Tag: church of england
William Law on the effects of a church decree
Basically, and help me if this sounds familiar, the Bishop of Bangor said that there is no biblical support for church government/authority of the church. William Law did not take kindly to this rank heresy and proceeded to literarily flay the bishop alive.
Again; I presume it may very justly be said, that the Christian Revelation hath some Effect towards the Salvation of Mankind; but then it hath not this Effect always and in all Cases, it is only effectual upon certain Conditions. Now if Excommunication can have no Effect, because it is not effectual when it is wrongfully pronounced, then the Christian Revelation can have no Effect towards saving those who embrace it as they should, because it has no such Effect on those who embrace it otherwise. The Reason of the Thing is the same in both Cases, and anyone may as justly set forth the Vanity and Insignificancy of the Christian Revelation, because it does not save all its Professors, as your Lordship exposes the Weakness and Vanity of spiritual Censures, because they do not absolutely, and in all Cases, throw People out of God’s Favour.
Will N.T. Wright become Methodist when the Church of England disappears?
According to new reports, unless the CoE have a radical campaign to recruit members, they will forever vanish soon enough:
In the last 40 years the number of adult churchgoers has fallen by half while the number of children regularly worshipping in public declined by 80 per cent, the study says….
….The Archbishop of Canterbury, Dr Rowan Williams, has acknowledged that the Church must devote more energy to increasing the number of regular worshippers over the next five years….
“This decline in membership, and the accompanying rise in average age, means that fewer people are becoming disciples of Jesus Christ, and that the Church is able to have less impact and influence in the public realm, both nationally and in the transformation of local communities,” it says.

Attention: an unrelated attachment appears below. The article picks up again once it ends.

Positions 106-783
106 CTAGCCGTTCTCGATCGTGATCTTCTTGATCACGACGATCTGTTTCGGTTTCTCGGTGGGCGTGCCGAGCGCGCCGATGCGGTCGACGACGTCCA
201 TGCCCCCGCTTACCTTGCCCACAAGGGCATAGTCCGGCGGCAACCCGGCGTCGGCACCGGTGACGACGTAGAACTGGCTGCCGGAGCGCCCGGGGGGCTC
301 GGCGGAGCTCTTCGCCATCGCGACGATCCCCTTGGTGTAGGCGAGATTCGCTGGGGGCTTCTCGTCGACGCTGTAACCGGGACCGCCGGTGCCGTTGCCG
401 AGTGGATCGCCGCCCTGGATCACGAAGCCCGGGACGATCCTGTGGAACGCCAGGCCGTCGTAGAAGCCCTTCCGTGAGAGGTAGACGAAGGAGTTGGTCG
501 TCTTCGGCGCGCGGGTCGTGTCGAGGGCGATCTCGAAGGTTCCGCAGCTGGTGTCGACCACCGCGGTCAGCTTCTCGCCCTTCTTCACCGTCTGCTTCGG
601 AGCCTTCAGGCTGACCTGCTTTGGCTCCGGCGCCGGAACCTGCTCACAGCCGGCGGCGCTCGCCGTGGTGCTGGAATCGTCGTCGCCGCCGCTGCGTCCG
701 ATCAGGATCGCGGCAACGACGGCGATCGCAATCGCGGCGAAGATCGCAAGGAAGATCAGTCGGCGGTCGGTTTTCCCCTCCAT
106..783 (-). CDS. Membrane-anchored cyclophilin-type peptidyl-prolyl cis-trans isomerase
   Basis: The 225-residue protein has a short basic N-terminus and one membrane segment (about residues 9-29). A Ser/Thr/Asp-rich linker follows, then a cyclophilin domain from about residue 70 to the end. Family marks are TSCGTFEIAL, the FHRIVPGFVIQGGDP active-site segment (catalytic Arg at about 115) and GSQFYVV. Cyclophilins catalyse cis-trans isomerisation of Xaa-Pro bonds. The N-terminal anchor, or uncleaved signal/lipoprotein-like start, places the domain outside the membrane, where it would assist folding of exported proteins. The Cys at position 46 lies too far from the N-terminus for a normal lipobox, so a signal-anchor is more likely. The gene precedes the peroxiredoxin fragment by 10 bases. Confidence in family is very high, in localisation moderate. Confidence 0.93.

“We are faced with a stark and urgent choice: do we spend the next few years managing decline, or do we go for growth?
“In other words, do we accept the continual numerical decline of the Church of England as inevitable, or do we dare to believe a different future, that God might want his Church to grow, in holiness and in numbers?” (here)
Anglicans and Lutherans are flooding the Tiber
It isn’t just the Anglicans who are swimming the Tiber, but so too the Lutherans –
What first began with prominent Lutherans, such as Richard John Neuhaus (1990) and Robert Wilken (1994), coming into the Catholic Church, has become more of a landslide that could culminate in a larger body of Lutherans coming into the collectively.
In 2000, former Canadian Lutheran Bishop Joseph Jacobson came into the Church.
Over the past several years, an increasing number of Lutheran theologians have joined the Church’s ranks, some of whom now teach at Catholic colleges and universities. They include, but are not limited to: Paul Quist (2005), Richard Ballard (2006), Paul Abbe (2006), Thomas McMichael, Mickey Mattox, David Fagerberg, Bruce Marshall, Reinhard Hutter, Philip Max Johnson, and most recently, Dr. Michael Root (2010).
(of course, the story was written by Batman’s sidekick…)
On the news of that, comes the fact that more and more Anglicans are joining Rome, fleeing what many consider to be a dying Church, led by Rowan Williams,
About 900 members of the Church of England have taken the first step toward becoming Catholics, the Roman Catholic Church in England and Wales said Tuesday.
The converts participated in a Rite of Election, the first step toward confirmation, over the weekend, the church said.
They will be joining the Personal Ordinariate of Our Lady of Walsingham, established by Pope Benedict XVI to receive Anglicans who increasingly have felt isolated since the Church of England decided in 1992 to ordain women as priests.
Tensions have grown as the governing General Synod moves to allow women to become bishops while denying any specific protection for traditionalists. Converts joining the ordinariate will be allowed to keep some Anglican liturgy and traditions.
Whenever they get Tom Wright, let me know.
Growing up, we were always taught that the sign of the End Times was the rejoining of the Protestants to Rome. Of course, what they didn’t understand is the downward slide, as seen by many, of the Protestant denominations into loose theology, to no theology, and the draw of more hardline teaching as espoused by Rome. Not only that, the renewal of Rome from within, on such issues as Justification, and the such, among other things. They also didn’t understand the role in which post-modernism plays into it all. When you come to realize that your denomination (doesn’t apply to Lutherans or the Anglicans) isn’t really more than 40 or 50 years old, well, it sorta plays into your mind set.
Anyway, late night thoughts to annoy Jeremy.
Not Christian-lite, just theological easy